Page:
Juvenile Inflammatory Arthritis (JIA)
- This can present with pain in the knees or ankles.
- Swelling of the joint greater than 6 weeks with no underlying cause has a high likelihood of being JIA.
- Some children present with only one joint involve, others may present with multiple joints, and some with systemic symptoms and a rash.
- Other than elevation of inflammatory markers such as an erythrocye sedimentation rate (ESR), most lab studies will be normal.
- Children with an unexplained joint swelling need evaluation by a pediatric rheumatologist. Since JIA can also result in inflammation of the iris and loss of site, these children will usually be evaluated by a pediatric ophthalmologist.
Joint and Bone Infections
Infections of bones and joints are most common in younger children. They may cause acute or chronic leg pain. In children, bone and joint infections are most often spread through the blood stream.
Infections that occur in joints (septic arthritis) are considered emergencies because they can destroy the joint surface very quickly.
- When infection occurs in the hip joint, the child often will refuse to walk and will hold the hip flexed and abducted (out to the side).
- When it occurs in the knee joint, the knee will be bent about 20 degrees and will be swollen.
Children with joint infections will often but not always have a fever. Blood tests usually reveal an elevated white blood cell count. These children will usually require emergent surgery and then antibiotics to prevent permanent damage to the surface of the joint.
Infection in the bone (osteomyelitis) can be more subtle, and the child may limp and have a fever but may not refuse to walk altogether. Thus, diagnosis may be delayed. Eventually, changes may be seen on an xray, although an MRI may show changes earlier.
Treatment for bone infections is usually intravenous antibiotics followed by oral antibiotics, often for 6 weeks or more. If an abscess is present in the bone, surgery may be required.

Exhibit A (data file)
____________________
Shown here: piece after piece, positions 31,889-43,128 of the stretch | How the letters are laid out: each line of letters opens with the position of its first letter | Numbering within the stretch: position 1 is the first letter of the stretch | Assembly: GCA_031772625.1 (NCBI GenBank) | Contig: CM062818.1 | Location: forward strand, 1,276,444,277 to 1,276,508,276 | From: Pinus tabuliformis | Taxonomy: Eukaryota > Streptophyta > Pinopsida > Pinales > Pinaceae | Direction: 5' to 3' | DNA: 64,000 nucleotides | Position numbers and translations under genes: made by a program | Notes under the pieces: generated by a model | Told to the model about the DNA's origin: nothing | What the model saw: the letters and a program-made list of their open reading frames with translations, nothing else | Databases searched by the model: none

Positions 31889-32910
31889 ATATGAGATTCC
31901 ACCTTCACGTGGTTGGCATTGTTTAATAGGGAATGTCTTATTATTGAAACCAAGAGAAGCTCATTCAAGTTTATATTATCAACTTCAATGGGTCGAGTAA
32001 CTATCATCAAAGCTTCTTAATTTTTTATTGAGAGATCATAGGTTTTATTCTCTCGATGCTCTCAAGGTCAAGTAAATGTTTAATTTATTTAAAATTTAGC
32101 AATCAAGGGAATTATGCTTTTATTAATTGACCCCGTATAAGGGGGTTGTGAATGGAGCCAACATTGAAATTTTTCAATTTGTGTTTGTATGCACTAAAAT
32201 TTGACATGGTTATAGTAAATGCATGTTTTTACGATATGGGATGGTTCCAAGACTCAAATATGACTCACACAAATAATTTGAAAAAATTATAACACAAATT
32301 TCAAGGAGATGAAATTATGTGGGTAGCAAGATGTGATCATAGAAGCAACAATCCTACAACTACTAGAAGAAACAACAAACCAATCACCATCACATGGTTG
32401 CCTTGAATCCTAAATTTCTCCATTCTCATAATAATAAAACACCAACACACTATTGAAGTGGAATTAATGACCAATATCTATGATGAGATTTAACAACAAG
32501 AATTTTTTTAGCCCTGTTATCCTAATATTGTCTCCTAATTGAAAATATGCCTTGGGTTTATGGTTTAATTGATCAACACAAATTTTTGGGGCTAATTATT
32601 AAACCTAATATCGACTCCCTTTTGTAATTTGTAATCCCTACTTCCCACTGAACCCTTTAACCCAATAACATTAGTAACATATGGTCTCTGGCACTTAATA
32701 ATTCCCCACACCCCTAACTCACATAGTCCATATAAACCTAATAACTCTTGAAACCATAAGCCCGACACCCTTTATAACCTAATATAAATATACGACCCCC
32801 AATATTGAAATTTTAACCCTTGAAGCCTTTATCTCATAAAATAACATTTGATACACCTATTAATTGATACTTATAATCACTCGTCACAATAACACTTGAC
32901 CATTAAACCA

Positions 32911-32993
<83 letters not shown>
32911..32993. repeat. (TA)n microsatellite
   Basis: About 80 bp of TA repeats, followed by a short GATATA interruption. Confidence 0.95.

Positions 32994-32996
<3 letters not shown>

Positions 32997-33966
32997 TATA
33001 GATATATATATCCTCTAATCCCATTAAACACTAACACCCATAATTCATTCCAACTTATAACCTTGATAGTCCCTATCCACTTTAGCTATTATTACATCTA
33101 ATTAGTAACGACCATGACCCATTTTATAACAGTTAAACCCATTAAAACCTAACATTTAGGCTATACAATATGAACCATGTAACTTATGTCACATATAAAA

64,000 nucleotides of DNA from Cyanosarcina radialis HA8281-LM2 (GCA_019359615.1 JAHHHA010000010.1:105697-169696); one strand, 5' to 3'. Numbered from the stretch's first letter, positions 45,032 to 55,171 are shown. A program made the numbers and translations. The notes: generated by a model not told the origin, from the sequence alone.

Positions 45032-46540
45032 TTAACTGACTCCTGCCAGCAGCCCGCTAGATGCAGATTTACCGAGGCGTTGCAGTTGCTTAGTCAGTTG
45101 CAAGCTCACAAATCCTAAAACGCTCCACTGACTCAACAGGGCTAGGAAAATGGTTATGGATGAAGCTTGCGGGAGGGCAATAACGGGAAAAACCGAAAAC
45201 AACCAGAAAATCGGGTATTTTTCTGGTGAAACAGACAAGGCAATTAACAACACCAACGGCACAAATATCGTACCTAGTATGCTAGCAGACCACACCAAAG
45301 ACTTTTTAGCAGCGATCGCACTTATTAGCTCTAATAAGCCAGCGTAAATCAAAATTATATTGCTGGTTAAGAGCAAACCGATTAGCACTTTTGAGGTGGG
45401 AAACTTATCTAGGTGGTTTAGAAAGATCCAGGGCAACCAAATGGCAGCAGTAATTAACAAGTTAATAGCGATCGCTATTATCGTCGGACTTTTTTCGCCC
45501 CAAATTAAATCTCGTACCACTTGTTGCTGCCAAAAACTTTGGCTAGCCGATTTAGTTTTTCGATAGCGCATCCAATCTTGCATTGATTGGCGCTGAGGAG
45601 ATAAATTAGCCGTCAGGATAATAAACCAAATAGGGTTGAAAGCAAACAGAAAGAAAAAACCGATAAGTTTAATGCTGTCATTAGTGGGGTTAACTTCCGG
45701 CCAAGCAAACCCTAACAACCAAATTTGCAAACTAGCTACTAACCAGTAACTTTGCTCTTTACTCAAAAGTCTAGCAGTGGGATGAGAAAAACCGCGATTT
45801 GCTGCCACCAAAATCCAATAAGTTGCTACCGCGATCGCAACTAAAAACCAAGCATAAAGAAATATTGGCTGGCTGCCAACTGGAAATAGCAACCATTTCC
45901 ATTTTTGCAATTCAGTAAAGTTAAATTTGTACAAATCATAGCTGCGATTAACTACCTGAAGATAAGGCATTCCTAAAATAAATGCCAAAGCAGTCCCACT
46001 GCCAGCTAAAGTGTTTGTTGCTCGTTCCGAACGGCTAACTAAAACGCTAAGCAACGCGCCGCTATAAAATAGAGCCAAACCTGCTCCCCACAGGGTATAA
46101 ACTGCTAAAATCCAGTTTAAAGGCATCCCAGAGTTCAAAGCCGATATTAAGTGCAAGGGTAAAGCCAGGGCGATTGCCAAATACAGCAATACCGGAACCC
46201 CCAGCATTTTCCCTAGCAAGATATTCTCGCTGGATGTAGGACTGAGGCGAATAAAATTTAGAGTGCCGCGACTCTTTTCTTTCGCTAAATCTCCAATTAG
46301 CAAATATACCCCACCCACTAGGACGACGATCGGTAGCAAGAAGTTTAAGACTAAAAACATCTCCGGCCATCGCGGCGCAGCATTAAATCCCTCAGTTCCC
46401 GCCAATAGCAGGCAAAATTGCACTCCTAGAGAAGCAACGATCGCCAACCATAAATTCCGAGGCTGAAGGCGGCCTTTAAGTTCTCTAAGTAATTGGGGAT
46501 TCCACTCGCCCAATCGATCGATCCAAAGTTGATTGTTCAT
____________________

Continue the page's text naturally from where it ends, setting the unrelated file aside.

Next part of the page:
Thankfully, bone tumors are very rare in children.
There are different types of tumors (which simply means "bump" in Latin). Tumors can be benign (won't spread to other areas and won't cause loss of life) or malignant (they often spread and usually are life threatening).
- Benign tumors include such things as fibrous dysplasia, simple bone cysts, osteoid osteomas, and non-ossifying fibromas or fibrous cortical defects. These are often noted on x-ray when it is taken for an injury or fracture.
- Malignant tumors tend to be more symptomatic. They often affect the child's activity level. In addition, they may wake up with pain in the middle of the night. Fever and weight loss may also be associated. This may cause swelling, fracture of the bone, and severe pain. It is really important to remember that malignant tumors and infections generally don't occur bilaterally (on both sides).
As you can tell, most of the causes of leg pains in children are benign. However, the red flags are:
- Night pain consistently in only one leg
- Worsening pain
- Fevers and/or weight loss
- Self-limitation of activities
These red flags require immediate evaluation and you should consult your pediatrician right away.